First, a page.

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Doe v. Trump, Nov. 2, 2019
"On October 4, 2019, the President of the United States issued Proclamation No. 9945, titled “Presidential Proclamation on the Suspension of Entry of Immigrants Who Will Financially Burden the United States Healthcare System” (the “Proclamation”). President Donald J. Trump directed that the Proclamation become effective at 12:01 a.m. eastern daylight time on November 3, 2019. On October 29, 2019, the U.S. Department of State issued a “Notice of Information Collection” for “Emergency Review” (the “Emergency Notice”), which was published in the Federal Register on October 30, 2019, and provided a comment period of less than 48 hours.
... On October 30, 2019, seven U.S. citizens and a nonprofit organization (collectively, “Plaintiffs”) filed a nationwide class action complaint against the President, the U.S. Department of Homeland Security, the U.S. Department of Health and Human Services, the U.S. Department of State, and related Cabinet Secretaries (collectively, “Defendants”), challenging both theProclamation and the Emergency Notice.
... On Saturday, November 2, 2019, at 2:00 p.m. Pacific daylight time, the Court held a hearing pursuant to Rule 65(b) of the Federal Rules of Civil Procedure to consider Plaintiffs’ TRO motion.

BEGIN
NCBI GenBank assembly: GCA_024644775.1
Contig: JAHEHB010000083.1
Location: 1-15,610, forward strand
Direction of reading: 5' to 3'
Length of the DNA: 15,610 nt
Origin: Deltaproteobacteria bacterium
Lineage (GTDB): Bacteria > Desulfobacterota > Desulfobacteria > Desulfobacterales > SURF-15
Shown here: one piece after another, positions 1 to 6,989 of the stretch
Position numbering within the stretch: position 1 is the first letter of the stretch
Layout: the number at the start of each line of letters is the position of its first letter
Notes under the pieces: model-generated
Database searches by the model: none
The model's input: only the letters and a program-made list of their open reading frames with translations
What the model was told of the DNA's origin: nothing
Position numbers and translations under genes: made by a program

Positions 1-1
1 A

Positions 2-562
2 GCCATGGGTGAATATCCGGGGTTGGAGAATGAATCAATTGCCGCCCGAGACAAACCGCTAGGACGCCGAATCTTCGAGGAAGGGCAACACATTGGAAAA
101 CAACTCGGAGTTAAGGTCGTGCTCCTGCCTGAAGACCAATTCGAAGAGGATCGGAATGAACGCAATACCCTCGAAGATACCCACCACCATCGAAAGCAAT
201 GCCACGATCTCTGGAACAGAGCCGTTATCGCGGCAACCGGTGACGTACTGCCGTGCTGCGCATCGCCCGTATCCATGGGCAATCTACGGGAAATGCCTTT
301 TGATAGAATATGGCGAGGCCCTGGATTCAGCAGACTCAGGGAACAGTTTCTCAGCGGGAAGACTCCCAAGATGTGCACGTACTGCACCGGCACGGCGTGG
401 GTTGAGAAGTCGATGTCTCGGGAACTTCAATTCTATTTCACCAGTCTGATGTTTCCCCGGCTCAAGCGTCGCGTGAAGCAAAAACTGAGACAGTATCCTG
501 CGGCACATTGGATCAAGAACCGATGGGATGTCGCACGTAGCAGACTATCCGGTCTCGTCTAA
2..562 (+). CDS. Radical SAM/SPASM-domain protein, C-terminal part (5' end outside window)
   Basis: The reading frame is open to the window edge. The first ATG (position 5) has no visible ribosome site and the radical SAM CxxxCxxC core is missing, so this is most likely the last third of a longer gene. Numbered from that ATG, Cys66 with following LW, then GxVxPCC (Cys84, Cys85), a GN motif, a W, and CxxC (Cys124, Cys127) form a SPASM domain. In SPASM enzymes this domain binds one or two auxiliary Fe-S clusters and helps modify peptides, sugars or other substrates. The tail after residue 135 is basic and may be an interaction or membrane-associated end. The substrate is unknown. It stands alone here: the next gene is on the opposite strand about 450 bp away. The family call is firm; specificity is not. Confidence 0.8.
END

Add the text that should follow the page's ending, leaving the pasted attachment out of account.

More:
... At this early stage of the proceedings, the Court is satisfied that Plaintiffs have shown either a substantial likelihood of success on the merits or at least serious questions going to the merits regarding their arguments that the Proclamation and its plan of implementation and enforcement conflict with the “public charge” provisions in Congress’ Immigration and Nationality Act (“INA”) and related federal health care statutes. Plaintiffs have also shown, at least at this stage of the litigation, serious questions going to the merits regarding whether the Emergency Notice was arbitrary and capricious and, thus, in violation of the APA. At this time, the Court declines to reach whether the Emergency Notice also violated the procedural “notice and comment” requirements of the APA. Further, Plaintiffs have shown, at least thus far, that they are likely to suffer irreparable harm in the absence of temporary relief, that the balance of hardships tips sharply toward Plaintiffs, and temporary relief is in the public interest. Accordingly, Plaintiffs’ motion for TRO is granted, for a period not to exceed 28 days, to allow the parties sufficient time to brief and argue whether the Court should issue a preliminary injunction suspending the implementation and enforcement of the Proclamation until the issues presented in this lawsuit have been resolved on the merits."